Advocates for Children in Therapy: Not-for-Profit
To set the record straight about a falsehood that has been posted on various websites, Advocates for Children in Therapy is a not-for-profit organization. Attempts are being made to misportray ACT as “for-profit” when nothing could be further from the truth.
That certain other WordPress blog is attempting to perpetuate this falsehood, claiming that since ACT is not listed in Guidestar that is proof that it is not tax exempt. Wrong. Non profits are not required to be listed with Guidestar, hence, not all non profits are listed in Guidestar. An organization not being listed in Guidestar is proof of nothing. Nonprofits who make $25000 or less are not required to file Form 990
- What are GuideStar Reports? GuideStar Reports are Web pages displaying information on a single nonprofit organization. The amount of information available on these pages depends on each organization’s participation level. The most active nonprofits provide information for their GuideStar Reports, upload documents, and post pictures, add news releases, etc. GuideStar Reports are found by searching the site and selecting one of the organizations on the search results page.
- Where do you get your nonprofit report data? Financial information comes from the IRS Business Master File of exempt organizations and IRS Forms 990, 990-EZ, and 990-PF. Other information, such as an organization’s programs, accomplishments, and goals, are obtained directly from the organization or from the organization’s Form 990 or 990-EZ.
- If an organization is listed on GuideStar, does it have GuideStar’s “seal of approval”? No. GuideStar does not judge nonprofits; it is not a watchdog organization, we practice neutrality. GuideStar’s goal is to help donors make their own judgments, based on the information provided on the Web site.You will see the GuideStar Exchange Seal on GuideStar Exchange members’ nonprofit report pages. This seal indicates that the nonprofit has updated their nonprofit report to the fullest, thus becoming a GuideStar Exchange member.
- Why don’t all organizations have financial information? Financial information is only available for organizations that file an IRS Form 990 or 990-EZ. Many exempt organizations do not file a 990. For example, only about one-third of the nation’s 900,000-plus public charities file. The remaining charities are not required to file either because (a) they have incomes of $25,000 or less or (b) they are faith-based organizations and are therefore exempt from filing.
Update: After I proved them wrong about Guidestar, for the second time today, the anonymous bloggers have failed to refute me by ranting in all capital letters that I have “FAILED AGAIN” posting a “screenshot” of an IRS website, failing to provide the actual link and not stating what it was a list of. And no, anonymous bloggers, typing in all capital letters does not strengthen your case. It only shows that you shout but that does not change the fact that the IRS website, it turns out, does not publish a list of all non profits, it only publishes a certain subcategory of non profits and this would have been clear if the bloggers had actually published the link to the website, rather than the misleading screen shot. Publication of an IRS list that does not have ACT on it, again, does not prove anything. ACT’s non-profit status is truthfully stated on its website.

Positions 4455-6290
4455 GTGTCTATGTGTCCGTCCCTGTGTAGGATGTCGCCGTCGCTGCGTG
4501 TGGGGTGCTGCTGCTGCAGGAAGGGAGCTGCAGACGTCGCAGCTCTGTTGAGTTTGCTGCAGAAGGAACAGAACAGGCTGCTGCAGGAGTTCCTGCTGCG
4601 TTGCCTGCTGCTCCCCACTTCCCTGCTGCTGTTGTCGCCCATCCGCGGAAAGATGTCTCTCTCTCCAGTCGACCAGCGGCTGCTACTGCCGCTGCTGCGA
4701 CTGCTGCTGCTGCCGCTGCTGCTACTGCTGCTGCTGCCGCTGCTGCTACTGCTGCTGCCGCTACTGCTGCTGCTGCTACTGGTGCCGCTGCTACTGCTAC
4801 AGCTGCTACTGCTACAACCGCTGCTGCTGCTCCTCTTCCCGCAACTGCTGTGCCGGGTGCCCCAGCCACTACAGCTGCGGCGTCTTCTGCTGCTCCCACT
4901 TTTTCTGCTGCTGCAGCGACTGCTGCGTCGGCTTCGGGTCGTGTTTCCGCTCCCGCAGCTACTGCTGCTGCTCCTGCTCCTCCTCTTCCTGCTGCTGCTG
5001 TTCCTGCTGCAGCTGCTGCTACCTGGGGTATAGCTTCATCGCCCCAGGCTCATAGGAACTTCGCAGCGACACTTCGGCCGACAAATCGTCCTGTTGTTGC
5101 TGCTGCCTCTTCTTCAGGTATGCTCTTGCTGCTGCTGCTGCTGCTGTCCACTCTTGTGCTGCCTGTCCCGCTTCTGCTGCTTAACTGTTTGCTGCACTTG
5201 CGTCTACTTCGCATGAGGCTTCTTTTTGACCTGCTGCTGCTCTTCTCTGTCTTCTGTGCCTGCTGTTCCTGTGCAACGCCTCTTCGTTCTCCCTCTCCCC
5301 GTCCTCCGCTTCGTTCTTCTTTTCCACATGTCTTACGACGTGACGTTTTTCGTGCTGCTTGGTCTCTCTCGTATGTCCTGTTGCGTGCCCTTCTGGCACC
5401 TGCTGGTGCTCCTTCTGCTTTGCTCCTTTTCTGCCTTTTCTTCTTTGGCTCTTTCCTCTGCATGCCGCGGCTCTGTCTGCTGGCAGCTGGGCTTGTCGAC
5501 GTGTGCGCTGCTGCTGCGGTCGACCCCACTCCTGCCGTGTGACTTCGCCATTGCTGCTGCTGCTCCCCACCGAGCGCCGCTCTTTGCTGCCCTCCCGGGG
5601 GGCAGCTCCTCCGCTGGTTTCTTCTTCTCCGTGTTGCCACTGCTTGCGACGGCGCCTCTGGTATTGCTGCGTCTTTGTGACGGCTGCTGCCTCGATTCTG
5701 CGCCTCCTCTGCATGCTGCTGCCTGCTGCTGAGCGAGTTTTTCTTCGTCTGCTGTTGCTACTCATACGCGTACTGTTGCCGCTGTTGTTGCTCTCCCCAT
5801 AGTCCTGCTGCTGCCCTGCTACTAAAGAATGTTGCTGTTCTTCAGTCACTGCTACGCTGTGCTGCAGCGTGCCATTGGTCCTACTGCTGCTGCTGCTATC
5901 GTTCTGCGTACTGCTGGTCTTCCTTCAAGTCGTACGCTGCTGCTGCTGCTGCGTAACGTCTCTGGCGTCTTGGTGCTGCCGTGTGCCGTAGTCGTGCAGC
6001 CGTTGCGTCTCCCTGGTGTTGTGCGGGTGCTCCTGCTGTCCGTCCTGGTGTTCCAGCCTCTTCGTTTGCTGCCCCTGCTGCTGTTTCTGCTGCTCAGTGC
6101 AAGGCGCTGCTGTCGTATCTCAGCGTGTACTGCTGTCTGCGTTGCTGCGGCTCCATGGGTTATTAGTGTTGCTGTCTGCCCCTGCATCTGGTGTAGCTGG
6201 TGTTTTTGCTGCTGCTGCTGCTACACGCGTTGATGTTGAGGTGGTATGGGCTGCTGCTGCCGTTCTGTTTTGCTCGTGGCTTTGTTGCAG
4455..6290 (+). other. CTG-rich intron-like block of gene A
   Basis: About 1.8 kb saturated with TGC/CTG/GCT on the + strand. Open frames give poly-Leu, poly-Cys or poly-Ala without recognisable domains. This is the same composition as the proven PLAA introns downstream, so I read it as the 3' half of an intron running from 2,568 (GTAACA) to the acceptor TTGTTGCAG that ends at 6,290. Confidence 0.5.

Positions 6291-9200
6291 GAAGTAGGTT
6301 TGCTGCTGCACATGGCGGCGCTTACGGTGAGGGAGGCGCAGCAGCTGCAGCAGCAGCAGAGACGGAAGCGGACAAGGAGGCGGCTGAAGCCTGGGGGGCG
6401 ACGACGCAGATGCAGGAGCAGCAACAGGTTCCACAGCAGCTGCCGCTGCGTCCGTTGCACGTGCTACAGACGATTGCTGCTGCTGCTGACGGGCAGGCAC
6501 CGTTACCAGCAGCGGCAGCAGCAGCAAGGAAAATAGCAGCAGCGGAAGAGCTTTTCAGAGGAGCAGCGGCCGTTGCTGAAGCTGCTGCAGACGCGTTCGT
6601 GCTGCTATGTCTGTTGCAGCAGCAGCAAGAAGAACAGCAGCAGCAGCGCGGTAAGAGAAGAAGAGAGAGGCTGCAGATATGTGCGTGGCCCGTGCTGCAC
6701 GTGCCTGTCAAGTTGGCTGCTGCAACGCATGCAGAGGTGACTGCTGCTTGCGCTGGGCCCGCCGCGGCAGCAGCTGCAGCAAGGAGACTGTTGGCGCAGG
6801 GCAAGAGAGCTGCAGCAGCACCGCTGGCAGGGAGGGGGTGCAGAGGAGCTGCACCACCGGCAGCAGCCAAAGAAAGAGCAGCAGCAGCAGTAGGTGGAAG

The anonymous blogger does not seem to understand that not all non-profits have the status that they can accept tax-deductible contributions. An organization can be a non profit, yet not have the status where they can accept charitable, tax-deductible contributions. The list the IRS publishes is the sub-category of non profit organizations that can accept charitable contributions. ACT is a non-profit, but is not in that subcategory where it can accept tax-deductible, charitable contributions. Hence, ACT is not on the IRS’s list. Not all non-profits are on the IRS list.
With the people who have a vendetta against ACT and would just love to see it fail, if that declaration were not truthful, you can bet it would have been reported. Instead what we get is shouting in all capital letters on anonymous blogs. Furthermore, non-profits making less than $25K per year or under no obligation to post the sort of documentation on their websites that the anonymous bloggers mistakenly think they are entitled to. They are not entitled to anything.
Interesting, though, how the anonymous bloggers have chosen to focus on this and have not provided one word of rebuttal to my response to that person who claimed to be a parent and had misrepresented ACT in a number of ways. Not one word addressing any the key issues I raised about the falsehoods regarding statements that ACT did not make.